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Ireland's digital game workers say new industry tax break should be tied to 'quality' pay and conditions

The Government is due to introduce the new tax credit in Budget 2022.

Image: Shutterstock

THE UNION REPRESENTING digital game workers in Ireland wants companies to commit to providing ‘quality employment’ conditions before they can avail of a proposed Government tax break.

A new tax incentive aimed at attracting investment to Ireland’s growing game industry was announced in the Budget last year.

It’s expected to be implemented in Budget 2022 next October and The Journal understands that talks between the game sector and the Government are at an advanced stage. 

Public details of the scheme are thin on the ground but it’s expected to be similar in nature to the Section 481 tax credit for the film industry.

But in recent years, Game Workers Unite (GWU), a branch of the Financial Services Union (FSU) that represents workers in the sector, has raised concerns about employment conditions within the industry. 

To tackle these issues, the FSU wants the Government to require employers to sign a written statement committing them to provide “quality employment” before they can avail of the tax credit.

This is already a stipulation of the film sector tax credit, introduced in Section 481 of the 1997 Finance Act.

Rules attached to the Section 481 tax break require employers to explain in writing how the project will act as “an effective stimulus to film making in the State through, among other things, the provision of quality employment”.

Film companies are also required to put their name to an “undertaking of quality employment”, committing them to fulfil their statutory obligations as employers.

Now, the FSU has written to finance minister Paschal Donohoe and enterprise minister Leo Varadkar with a view to discussing a definition of quality employment for the soon-to-be-introduced game industry tax break.

Gareth Murphy, Head of Industrial Relations and Campaigns at the FSU, told The Journal, “Any financial and taxation support for the sector must be linked to decent quality employment where workers right to collectively organise and negotiate working conditions is respected.

“We have written to relevant Government Ministers asking them to meet with the FSU and workers in the sector to hear first-hand the experience and concerns of people employed in the sector.”

Growth opportunities

Ireland’s small digital games sector has grown substantially in size over the past 20 years.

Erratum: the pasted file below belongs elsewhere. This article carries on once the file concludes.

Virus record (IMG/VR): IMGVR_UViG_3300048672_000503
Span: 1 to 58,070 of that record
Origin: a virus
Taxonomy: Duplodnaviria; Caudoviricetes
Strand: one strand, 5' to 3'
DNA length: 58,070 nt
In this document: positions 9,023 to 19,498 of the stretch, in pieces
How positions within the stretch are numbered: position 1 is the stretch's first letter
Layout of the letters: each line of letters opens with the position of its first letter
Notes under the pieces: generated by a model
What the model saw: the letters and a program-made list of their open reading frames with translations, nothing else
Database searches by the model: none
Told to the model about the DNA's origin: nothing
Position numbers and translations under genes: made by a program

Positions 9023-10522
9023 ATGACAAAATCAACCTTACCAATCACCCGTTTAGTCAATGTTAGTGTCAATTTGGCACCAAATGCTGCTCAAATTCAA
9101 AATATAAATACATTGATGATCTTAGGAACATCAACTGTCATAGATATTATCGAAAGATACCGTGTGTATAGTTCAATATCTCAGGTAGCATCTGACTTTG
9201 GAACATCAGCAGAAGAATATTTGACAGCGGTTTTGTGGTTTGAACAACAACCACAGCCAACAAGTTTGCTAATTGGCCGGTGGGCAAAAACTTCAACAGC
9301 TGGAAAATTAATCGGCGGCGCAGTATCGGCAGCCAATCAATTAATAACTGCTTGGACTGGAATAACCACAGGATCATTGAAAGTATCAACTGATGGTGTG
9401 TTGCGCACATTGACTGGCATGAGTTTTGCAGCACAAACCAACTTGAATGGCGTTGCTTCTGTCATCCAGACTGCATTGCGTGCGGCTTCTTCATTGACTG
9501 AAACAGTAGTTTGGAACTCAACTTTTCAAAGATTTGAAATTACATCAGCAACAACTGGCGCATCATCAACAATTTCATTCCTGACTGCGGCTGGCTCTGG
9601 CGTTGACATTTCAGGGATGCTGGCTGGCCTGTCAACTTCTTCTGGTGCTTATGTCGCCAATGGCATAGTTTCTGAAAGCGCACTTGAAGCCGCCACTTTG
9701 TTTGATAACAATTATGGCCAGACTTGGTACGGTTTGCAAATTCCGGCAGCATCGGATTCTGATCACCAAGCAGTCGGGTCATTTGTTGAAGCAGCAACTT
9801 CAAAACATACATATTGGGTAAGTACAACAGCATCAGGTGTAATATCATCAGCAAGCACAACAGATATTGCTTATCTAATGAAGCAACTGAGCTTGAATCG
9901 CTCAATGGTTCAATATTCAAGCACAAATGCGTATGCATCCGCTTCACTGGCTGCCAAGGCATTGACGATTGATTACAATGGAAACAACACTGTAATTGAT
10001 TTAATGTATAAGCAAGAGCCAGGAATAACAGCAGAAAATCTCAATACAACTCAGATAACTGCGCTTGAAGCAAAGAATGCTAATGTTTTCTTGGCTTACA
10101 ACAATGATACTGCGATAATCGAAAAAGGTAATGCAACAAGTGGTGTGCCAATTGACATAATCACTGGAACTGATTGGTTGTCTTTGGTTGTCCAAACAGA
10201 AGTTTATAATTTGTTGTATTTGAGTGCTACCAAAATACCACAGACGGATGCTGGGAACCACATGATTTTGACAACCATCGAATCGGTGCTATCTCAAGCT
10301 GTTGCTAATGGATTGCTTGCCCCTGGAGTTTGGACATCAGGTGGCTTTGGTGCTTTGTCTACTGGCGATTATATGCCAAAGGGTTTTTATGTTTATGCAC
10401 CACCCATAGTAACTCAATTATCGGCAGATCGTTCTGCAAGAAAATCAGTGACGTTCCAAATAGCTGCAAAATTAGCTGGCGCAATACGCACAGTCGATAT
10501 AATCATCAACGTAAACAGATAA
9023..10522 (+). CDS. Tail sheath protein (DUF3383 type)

In 2004, it employed roughly 400 people across 22 companies. By 2016, the last year for which detailed statistics are available, the sector employed around 1,890 people between 40-50 game development companies.

“This is a sector that has seen exponential global growth in the past decade, and there are potential synergies with our established film and animation sectors to support quality employment in creative and digital arts in Ireland,” Paschal Donohoe said in his Budget speech last October.

Despite being relatively new, the sector can also boast some homegrown success stories. Chief among them is Leopardstown-based Keywords Studios, which listed on the London Stock Exchange in 2013.

But in tandem with the industry’s success in recent years, workers have persistently raised concerns about the quality of employment within the sector and the lack of representation for women.

Of 223 GWU members who responded to a survey by GWU in 2019 and 2020, just 23% identified as women.

The union said was in line with international trends in the games industry where women and those identifying as non-binary are underrepresented.

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Some 64% of respondents said they had experienced low pay while 17% said their employers had missed payments entirely.

Nearly 56% of respondents said they were expected to work extra hours known in the industry as “crunch time” near a project deadline, which is often unpaid.

The issue of low pay was most acute among workers in quality assurance roles, some 85% of whom earned less than €2,000 gross per month.

Meanwhile, some 56% of digital designers earned less than €2,000 per month while over 60% of them said they were expected to work crunch hours.

Overall in 2019, some 82.5% of respondents working in the games sector earn below the State’s average wage.

FSU organiser Murphy said that game workers have unionised to highlight a “range of issues” and to develop a “collective voice” within the industry.

“There is sometimes a perception that game workers are highly paid with great conditions, and certainly some roles are well remunerated,” he said.

“But our survey of games workers demonstrates another side of the industry that is of low paid, insecure contracts, unpaid overtime, long working hours, burnout and stress, harassment, and very little pension provision.”

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